Strictly In Confidence


JLS (Photo credit: Beacon Radio)

I came across an interesting interview with Brian Tracy recently on the theme of building self-confidence.

To Brian’s way of thinking there are four keys to having self-confidence and being perceived in that way, to paraphrase:

First, focus on the goal you want

Second, maintain yourself in positive thinking state

Third, look for the good in situations

Fourth, look for the valuable lesson from situations

There are seemingly people in the public arena who are developing their self-confidence as well as those who appear more confident.  I wondered how applicable confidence-based perspectives would be to some trending news topics.

First, would Liverpool FC’s Luis Suarez find anger management even more helpful if he focused confidently on being the best striker he can be, without acting aggressively when challenged?

Secondly, would Jan Moir be a more celebrated Daily Mail columnist if she thought more positively about others’ efforts?

Thirdly, could looking forward to the next phase in their lives be any sweeter for the members of successful singing group JLS, once their final tour is complete?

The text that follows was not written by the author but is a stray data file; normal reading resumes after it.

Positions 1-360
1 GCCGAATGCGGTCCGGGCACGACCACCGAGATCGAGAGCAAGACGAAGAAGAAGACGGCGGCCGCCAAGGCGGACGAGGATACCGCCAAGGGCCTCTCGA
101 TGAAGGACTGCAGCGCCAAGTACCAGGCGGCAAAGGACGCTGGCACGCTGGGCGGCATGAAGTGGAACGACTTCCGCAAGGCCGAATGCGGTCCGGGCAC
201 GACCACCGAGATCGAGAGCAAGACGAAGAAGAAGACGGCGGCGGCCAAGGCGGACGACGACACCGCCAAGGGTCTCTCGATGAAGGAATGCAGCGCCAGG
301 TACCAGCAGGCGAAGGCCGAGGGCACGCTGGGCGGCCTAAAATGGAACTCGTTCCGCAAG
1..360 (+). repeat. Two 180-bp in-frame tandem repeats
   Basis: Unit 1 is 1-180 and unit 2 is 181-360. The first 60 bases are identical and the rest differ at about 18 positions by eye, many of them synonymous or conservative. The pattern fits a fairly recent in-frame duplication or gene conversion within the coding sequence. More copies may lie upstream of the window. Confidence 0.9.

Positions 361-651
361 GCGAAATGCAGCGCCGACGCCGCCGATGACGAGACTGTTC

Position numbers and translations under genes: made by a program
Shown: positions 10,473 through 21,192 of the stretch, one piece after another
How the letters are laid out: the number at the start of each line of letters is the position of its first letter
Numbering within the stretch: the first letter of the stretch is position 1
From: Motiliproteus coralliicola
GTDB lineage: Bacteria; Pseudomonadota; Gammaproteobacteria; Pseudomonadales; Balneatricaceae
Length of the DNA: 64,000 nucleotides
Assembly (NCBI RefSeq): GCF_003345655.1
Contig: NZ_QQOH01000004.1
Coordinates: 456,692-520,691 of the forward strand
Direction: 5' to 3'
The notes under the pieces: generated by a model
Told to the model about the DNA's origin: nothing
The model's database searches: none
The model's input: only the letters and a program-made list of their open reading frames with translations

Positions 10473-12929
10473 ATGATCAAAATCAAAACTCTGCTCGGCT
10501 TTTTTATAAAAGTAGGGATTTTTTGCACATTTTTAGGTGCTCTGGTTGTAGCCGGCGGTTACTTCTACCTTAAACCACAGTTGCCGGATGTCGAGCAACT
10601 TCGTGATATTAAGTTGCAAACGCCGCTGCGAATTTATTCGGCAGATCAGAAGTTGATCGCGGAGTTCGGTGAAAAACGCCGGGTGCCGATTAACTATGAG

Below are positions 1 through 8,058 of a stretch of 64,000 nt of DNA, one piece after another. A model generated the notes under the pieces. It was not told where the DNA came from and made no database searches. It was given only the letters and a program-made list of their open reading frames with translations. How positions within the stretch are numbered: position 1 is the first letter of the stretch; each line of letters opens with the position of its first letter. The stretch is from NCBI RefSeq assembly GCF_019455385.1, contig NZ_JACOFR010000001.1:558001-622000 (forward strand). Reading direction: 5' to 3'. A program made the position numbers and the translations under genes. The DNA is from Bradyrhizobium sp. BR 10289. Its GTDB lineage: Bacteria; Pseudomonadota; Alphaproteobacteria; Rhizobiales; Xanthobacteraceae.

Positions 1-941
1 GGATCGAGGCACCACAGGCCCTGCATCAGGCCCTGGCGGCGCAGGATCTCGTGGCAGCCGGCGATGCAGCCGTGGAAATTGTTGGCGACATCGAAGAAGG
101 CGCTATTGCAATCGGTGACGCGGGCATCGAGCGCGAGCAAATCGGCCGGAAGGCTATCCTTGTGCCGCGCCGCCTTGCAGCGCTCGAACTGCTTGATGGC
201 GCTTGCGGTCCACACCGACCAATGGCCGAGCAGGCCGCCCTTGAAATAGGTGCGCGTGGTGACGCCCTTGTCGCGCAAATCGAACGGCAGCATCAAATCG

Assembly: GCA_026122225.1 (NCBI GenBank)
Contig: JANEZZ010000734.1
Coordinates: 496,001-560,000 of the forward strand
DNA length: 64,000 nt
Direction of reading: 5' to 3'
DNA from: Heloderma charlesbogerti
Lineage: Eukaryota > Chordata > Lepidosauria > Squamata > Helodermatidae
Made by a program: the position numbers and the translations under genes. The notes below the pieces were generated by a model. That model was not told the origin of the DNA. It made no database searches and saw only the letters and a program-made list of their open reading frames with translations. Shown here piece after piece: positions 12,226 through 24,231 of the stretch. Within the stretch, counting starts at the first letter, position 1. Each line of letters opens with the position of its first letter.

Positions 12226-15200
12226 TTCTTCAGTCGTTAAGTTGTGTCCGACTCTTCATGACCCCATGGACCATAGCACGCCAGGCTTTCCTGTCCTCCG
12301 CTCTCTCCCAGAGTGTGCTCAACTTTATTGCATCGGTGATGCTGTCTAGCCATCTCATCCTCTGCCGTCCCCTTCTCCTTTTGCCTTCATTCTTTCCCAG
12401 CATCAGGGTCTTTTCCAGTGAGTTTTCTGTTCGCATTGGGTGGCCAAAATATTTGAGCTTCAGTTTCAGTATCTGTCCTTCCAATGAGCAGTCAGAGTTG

Finally, could a discussion featured in the Guardian newspaper, about the nature and importance of good quality public services be more timely?

Inside Out

According to government research, quoted by the Daily Mail recently, six out of ten offenders dealt with by the justice system return to crime within nine years.
Daily Mail coverage about tackling reoffending by mentoring

That must have a major impact on public finances (which bear the costs of policing and punishment); and peoples’ lives (both victims of crime and perpetrators).

No wonder then that acting for the government, Justice Secretary Chris Grayling is encouraging the growth of effective mentoring programmes, intended to keep ex-offenders from re-offending.  The Guardian newspaper documents the early stages of such a mentoring relationship. License: PublicDomain Keywords: people Author: AbiClipart Title: Magnifying Glass (Photo credit: Wikipedia)

I believe that significant value could be added by skilled volunteers meeting the offender a year before their sentence ends and supporting them through establishing a coaching relationship.

The key would be the coach helping them look closely at the reality of their lives to date; identify positive future goals (in the same way that readers of Brian Tracy, Steven Covey, John Whitmore or Laura Berman-Fortgang would recognise); select the viable options they can pursue to attain them; develop the will take the first steps toward their future.

Undertaking that journey would establish strong foundations on which mentors and other positive external influencers could build, after release.

Hopefully mentoring is only one of the strategies which the government is going to support, to help offenders better manage the transition from life inside to their future beyond crime.